Various forms of expertise are required for childcare to play a solid role in the foundation:
- Pedagogical expertise (for all pedagogical professions)
- Specific expertise (profession-specific): expertise that distinguishes professionals in different pedagogical fields from each other.
- Collaborative expertise (interprofessional): the expertise to collaborate productively from generic and different pedagogical specialties.
- Collaboration with parents and volunteers is an important part of all the above types of expertise.
The aim of early childhood education is to provide continuity of learning and support over an extended period of time, i.e. to deliver what professionals call a continuous developmental trajectory. This can be achieved by ensuring continuity in, for instance, the method used at playgroup and at primary school (same programme), parental involvement (playgroup and primary school inform and involve parents in more or less the same way) or learning climate (same rules of conduct at playgroup and primary school; playworkers and teachers respond similarly in certain play and learning situations). Playgroups and primary schools can also use the same instruments for observation and diagnostics (continuity of observation and diagnostics). Municipalities and primary schools have joint financial responsibility for the methods and monitoring systems used.
Children in early childhood education programmes are monitored using observation lists and assessments of development. The various developmental domains are usually assessed three times a year, or more often for children whose development is abnormal. The monitoring system provides an overall picture of a child’s development: is he lagging behind, or is he ahead of the other children? Monitoring information has many uses. It is:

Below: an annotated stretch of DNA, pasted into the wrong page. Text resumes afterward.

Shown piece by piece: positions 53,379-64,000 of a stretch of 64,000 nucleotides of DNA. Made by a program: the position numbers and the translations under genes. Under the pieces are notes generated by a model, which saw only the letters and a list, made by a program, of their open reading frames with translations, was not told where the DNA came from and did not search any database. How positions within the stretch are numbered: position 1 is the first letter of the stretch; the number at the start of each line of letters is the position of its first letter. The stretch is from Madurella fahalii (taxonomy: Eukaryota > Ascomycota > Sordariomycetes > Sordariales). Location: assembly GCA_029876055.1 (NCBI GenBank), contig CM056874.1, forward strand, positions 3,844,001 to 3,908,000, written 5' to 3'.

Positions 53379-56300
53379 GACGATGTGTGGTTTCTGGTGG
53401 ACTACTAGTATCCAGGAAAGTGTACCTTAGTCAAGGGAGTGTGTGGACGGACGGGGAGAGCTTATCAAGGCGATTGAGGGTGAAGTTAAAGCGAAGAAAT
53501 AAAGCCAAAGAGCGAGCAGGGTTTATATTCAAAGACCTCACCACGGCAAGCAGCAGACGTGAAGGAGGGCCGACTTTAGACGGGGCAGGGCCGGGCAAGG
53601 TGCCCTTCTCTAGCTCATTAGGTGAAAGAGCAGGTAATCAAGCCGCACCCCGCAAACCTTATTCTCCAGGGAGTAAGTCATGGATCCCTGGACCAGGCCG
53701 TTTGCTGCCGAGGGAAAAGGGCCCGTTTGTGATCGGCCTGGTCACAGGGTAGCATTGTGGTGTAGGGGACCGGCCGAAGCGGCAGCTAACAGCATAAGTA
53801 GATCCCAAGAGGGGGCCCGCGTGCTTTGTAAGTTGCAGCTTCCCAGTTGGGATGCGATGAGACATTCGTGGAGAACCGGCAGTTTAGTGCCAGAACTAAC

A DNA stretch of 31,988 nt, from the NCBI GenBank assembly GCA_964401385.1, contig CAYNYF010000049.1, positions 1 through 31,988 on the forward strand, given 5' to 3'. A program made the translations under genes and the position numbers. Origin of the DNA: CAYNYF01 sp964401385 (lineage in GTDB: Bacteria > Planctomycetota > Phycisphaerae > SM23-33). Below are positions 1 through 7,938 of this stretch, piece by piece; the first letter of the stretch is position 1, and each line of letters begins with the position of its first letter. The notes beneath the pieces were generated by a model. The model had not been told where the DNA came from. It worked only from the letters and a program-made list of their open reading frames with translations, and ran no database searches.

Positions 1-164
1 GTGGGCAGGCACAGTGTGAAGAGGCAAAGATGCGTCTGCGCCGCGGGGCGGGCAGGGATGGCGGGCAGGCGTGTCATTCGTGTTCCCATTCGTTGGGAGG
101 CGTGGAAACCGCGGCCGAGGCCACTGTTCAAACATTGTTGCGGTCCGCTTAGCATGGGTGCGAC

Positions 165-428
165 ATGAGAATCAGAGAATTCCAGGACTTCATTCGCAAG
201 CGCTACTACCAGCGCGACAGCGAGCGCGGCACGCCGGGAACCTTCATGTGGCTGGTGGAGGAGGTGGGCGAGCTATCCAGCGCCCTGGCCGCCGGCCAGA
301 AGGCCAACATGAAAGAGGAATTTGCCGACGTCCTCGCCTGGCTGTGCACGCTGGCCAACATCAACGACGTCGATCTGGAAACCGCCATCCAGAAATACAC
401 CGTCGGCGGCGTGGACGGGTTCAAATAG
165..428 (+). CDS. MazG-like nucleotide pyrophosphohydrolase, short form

• shared with other playworkers at handover;
• discussed at team meetings;
• used in managing a child’s specific problems;
• used in planning children’s activities;
• a tool in providing optimum support to children;
• discussed with parents;
• summarised in a handover form given to the primary school when the child reaches the age of four.
Transitation to primary school
Most primary schools work together with childcare organizations to ensure a smooth transition. There are no national regulations in place. This falls under the autonomy of childcare organizations and primary schools.